The name mosquito is Spanish for “little gnat”. It is a derivitive of
mosca, the Spanish word for fly. It applies to any member of the insect
family Culicidae, a group that comprises some 3,000 species and subspecies
over virtually the entire earth. They also belong to the Diptera, the great order
of flies. In this order there are many species of insects in which both the males
and the females feed on blood; however, among mosquitoes, only the females
These illustrations show the stylet bundles of mosquitoes piercing, while their
sheaths (labium) bend and the stylets come out of the grooves. A stylet is “a
long thin pointed instrument.”
The finely toothed maxillae of the fascicle begin sawing into the tissue of the
skin with fine back-and-forth movements. A fascicle is “a bundle of muscle
or tendon fibers.” The fascicle is guided into the skin between the labella.
As it goes into the skin the labium folds back like a hairpin and the mosquito shifts
its legs closer to its body. When about half of the length of the fascicle has been
inserted into the skin, the mosquito begins to draw blood. After the mosquito’s
abdomen is filled, she straightens her front legs to quickly withdraw the fascicle.
The fascicle springs upward and forward out of the wound and is fitted back into
the deep groove in the labium.
Although I travel incognito,
I can’t deceive the smart mosquito;
While others also have corpuscles,
Mine are the ones toward which she hustles;
My blood is thin and I have asthma;
She doesn’t care, she wants my plasma.
Mosquitoes seem to love the rind of me,
The front, the sides, and the behind of me;
I’ve tried to think why they’re so smitten,
And as I think, once more I’m bitten.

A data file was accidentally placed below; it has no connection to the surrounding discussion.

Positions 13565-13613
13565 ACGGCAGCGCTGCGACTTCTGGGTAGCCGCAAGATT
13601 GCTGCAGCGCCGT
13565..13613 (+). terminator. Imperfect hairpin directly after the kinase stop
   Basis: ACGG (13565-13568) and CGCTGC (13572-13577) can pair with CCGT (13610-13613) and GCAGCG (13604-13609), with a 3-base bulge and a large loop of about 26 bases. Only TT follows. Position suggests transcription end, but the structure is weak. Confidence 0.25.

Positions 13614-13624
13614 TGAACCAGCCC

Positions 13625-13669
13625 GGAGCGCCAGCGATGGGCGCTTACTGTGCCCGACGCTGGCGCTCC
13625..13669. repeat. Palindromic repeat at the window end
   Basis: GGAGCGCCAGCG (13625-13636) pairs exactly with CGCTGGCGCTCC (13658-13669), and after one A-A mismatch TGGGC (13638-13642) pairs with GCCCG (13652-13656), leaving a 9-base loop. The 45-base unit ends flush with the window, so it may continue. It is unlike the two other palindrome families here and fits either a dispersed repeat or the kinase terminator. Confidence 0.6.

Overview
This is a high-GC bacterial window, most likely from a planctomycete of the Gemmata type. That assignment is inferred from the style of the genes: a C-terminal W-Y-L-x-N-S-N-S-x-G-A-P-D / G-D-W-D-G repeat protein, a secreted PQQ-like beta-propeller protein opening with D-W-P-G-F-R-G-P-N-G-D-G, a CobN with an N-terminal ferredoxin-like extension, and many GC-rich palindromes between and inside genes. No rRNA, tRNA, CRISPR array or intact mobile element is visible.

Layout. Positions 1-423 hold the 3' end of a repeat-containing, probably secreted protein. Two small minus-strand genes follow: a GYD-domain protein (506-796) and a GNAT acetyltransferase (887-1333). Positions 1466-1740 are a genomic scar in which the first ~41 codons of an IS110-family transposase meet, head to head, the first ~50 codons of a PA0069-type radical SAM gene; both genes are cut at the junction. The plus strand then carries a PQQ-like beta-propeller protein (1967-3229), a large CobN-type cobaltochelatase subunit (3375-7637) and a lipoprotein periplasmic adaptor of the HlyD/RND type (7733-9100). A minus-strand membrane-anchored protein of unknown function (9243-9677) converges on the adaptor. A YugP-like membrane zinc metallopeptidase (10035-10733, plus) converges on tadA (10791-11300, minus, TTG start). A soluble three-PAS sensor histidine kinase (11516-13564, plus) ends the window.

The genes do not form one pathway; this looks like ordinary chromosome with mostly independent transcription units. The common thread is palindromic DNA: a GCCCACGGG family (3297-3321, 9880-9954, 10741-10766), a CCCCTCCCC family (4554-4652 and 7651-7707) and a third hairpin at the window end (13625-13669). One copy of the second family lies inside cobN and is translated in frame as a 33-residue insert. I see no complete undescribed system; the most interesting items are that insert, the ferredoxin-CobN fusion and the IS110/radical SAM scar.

Male mosquitoes drink only sugary fluids such as flower nectar. Both in the wild
and in the laboratory, mosquitoes will visit certain flowers and will feed on fruit
placed in their cage.
Since they vigorously probe the flowers of some plants and can distinguish between
different types of sugars, mosquitoes play a role in the pollination of certain
plants. The females will also drink sugary fluids, but when hungry females are given
a choice between sugar water and blood, they will always choose blood. If males
are offered the same choice, they will always drink the sugar water. Since male
mosquitoes do not suck blood, they also do not transmit diseases.
Like the males of many other insect families, they are important for just one reason,
and then they become superfluous. The female usually needs to mate just once in
her life. She stores sperm in her body and fertilizes her eggs at the moment when
she lays them. Shortly before or after mating, she takes a meal of blood to provide
the eggs with protein. When the eggs are mature and ready to be fertilized, the
female searches for a suitable place to lay them; usually, they lay their eggs in
water that is full of decaying matter that includes bacteria and minute organisms.
Some mosquito species lay their eggs in places that are likely to contain water
in the future; such as, rusty coffee cans, old discarded tires, etc. In such situations,